Special to the I-O by Cindy Habets Peterson
I often have people tell me that they are hesitant to travel to foreign countries because of the language barrier. Indeed, wandering into a country where people are speaking a foreign tongue can be intimidating. But it doesn’t have to be. Here are some tried and true tips for traveling in countries where English is not the first language, or can be used if your Kymer/Japanese/Urdu is a little on the rusty side.
A smile is worth a thousand words
You will be amazed at how much you can convey without speaking. The average person will go out of their way to help someone that smiles and asks politely for help, even if they can’t understand a word you are saying. Much like at home, being angry or demanding won’t get you very far. Even if you are frustrated, hot, and about to miss your train because you don’t know where you are or where you are supposed to be going, don’t lose your cool. Take a deep breath, smile, and I guarantee that taxi driver will go out of his way to help you find the train station in record time.
Learn a few key phrases
Languages are hard, especially if you are visiting more than one country at a time, or trying to speak very different languages (I found Vietnamese to be virtually impossible). Always try to learn a few key phrases in each language you encounter. Attempt to learn to say “Hello”, “Nice to meet you”, “Goodbye”, and “Where is ….”. Names of local food specialties also come in very handy when you are starving and handed a menu bearing no English translations. Most guidebooks will have a small section listing these common phrases and a list of popular food, including their phonetic spellings. Or, throw the book aside and ask a local. Chances are you’ll make a new friend, and it’s a lot more fun than trying to learn from a book.
Know the names of the cities you plan to visit
Even if you can’t speak a word of the language, know how to say the name of your next destination. That way, if you are lost or don’t know which bus to get on, you are guaranteed to find someone to point you in the right direction if you just say “Parthenon” or “Moulay Idriss”.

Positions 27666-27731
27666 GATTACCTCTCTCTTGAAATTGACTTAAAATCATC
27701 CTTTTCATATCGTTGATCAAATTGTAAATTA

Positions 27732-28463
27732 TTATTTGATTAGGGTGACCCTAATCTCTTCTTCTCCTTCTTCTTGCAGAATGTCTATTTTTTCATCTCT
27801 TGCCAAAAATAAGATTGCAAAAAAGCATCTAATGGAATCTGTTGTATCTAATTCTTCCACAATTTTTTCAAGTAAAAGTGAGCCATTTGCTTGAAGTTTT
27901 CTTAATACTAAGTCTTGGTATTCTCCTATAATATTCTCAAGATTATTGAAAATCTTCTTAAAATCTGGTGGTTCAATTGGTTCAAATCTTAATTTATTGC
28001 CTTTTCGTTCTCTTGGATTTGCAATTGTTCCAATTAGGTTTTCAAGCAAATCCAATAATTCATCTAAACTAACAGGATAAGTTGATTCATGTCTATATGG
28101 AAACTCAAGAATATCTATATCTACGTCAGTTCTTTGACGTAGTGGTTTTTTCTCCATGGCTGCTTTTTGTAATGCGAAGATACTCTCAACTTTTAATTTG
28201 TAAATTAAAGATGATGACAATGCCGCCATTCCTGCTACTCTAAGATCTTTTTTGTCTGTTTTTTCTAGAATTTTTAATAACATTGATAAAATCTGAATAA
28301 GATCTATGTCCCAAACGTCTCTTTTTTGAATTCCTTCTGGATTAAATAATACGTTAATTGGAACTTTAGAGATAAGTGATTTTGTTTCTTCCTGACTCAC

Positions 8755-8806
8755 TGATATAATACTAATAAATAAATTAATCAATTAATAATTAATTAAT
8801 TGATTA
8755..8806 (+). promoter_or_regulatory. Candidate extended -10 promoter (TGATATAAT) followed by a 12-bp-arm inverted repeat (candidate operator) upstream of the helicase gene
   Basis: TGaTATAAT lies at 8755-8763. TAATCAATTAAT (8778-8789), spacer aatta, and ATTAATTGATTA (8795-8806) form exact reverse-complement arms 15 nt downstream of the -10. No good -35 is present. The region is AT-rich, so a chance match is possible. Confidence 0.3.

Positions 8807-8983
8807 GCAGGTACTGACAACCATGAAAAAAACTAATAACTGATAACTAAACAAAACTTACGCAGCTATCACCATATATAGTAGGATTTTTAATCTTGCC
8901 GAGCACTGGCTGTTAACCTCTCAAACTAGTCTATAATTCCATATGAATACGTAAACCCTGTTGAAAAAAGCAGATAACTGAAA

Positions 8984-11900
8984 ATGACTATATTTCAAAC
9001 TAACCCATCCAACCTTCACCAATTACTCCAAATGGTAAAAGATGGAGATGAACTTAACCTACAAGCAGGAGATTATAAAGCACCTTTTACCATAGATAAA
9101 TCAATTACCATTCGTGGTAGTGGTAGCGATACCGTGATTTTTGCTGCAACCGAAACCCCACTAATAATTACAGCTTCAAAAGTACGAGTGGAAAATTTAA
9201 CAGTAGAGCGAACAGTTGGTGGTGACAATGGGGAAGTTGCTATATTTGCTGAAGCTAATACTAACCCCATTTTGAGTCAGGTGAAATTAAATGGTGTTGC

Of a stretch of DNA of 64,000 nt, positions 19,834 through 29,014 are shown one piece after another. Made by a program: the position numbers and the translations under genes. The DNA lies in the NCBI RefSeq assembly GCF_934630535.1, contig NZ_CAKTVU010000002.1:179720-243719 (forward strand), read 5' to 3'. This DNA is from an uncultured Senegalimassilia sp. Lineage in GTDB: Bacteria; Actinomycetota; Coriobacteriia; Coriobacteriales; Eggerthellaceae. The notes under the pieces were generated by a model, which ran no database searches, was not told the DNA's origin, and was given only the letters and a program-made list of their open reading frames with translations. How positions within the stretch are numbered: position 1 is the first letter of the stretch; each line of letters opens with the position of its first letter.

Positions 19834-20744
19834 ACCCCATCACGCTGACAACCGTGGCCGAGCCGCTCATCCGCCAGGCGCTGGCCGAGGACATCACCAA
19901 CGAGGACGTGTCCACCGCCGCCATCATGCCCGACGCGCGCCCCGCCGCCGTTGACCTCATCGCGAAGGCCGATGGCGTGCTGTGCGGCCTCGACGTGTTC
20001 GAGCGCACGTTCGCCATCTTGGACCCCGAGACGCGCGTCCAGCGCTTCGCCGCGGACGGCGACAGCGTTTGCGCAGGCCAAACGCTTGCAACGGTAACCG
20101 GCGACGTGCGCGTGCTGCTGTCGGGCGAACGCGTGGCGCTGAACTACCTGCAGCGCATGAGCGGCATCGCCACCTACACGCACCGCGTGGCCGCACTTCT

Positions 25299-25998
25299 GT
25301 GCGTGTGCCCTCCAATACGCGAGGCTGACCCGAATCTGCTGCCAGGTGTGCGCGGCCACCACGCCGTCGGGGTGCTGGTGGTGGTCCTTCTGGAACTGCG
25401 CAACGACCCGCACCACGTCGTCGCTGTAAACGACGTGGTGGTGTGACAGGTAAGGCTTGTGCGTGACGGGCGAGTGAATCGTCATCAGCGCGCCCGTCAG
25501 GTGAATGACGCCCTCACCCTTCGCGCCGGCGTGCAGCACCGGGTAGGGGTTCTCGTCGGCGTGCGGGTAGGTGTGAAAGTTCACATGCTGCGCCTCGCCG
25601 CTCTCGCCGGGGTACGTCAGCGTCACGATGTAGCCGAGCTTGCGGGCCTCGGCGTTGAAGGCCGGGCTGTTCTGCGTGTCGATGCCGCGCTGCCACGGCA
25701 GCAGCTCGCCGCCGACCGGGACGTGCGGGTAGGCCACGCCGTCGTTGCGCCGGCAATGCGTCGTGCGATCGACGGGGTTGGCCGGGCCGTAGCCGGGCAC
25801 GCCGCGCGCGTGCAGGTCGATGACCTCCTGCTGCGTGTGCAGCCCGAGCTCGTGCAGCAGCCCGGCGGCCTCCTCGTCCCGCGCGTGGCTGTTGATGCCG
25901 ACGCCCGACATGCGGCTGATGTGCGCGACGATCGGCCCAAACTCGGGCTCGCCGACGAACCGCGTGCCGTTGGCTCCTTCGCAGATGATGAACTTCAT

Use body language
You will be amazed at how much information you can exchange with someone who shares no common language simply by pointing, making noises and gesturing. It might feel a bit like a crazy game of charades, but it works. Let me tell you a little story:
I was traveling some years ago with a couple of girlfriends in rural Italy. We needed to a wake up very early the following day to catch a flight, and realized none of us had brought our travel alarm clocks. We ventured into an old-time clock shop in a small village in Tuscany looking for a solution to our problem.
The proprietor was a friendly old man who spoke no English, while our Italian was limited to “hello”, “goodbye”, “that was delicious” and counting to ten. It took a few tries, but with an impromptu skit about waking up, and making lots of “ding, ding, ding” noises worked. We all cheered and celebrated when he understood and pulled a little alarm clock out for us. It’s a story we can still laugh about to this day and I’m sure he had a story to share with his family that night at dinner.
Work your way up to more challenging countries
English is now fairly widely spoken in Western Europe, especially in the cities. In some countries, such as Holland, Denmark, and Sweden, English is studied from a very young age. First world Asian countries such as Japan and Korea are also very easy navigated – most signs are in English as well as the local language and you can usually find someone who would love to practice their English. As you get more comfortable navigating countries and situations that require you to be creative in your communication, you will gain the confidence to travel to more exotic locations.
Travel in a group
As you are likely coming to realize if you read this column, I believe that interacting with the local people and cultures is the most rewarding part of travel. If it is your first time in a country, or if you are traveling alone, there is a lot of comfort in having a guide who speaks the local language and can help with the logistics of navigating a new country. There are several companies now that focus on small group trips, many with a sustainable focus. This type of tour allows you more access and interaction with the local culture. Two of my favorites are: http://www.intrepidtravel.com/ and http://www.gapadventures.com/
Laugh at your adventures
After a month in Southern France, I was learning to read menus, and with overconfidence told my friend to order the pork dish. Little did I know the rest of the description translated to “The hooves of”. That’s right, the waiter delivered a plate of pig’s feet to our table. While it was a tad traumatizing for my poor friend at the time, it has become on of the most memorable stories from our trip. Travel is really about the adventure, so what fun would it be if it went perfectly? That crazy dish you accidentally ordered will become the story that lives in your memory for years.
Don’t let a language barrier keep you from traveling to that place in your dreams. Be patient and creative, and you’ll find plenty of people to help you along on your journey.
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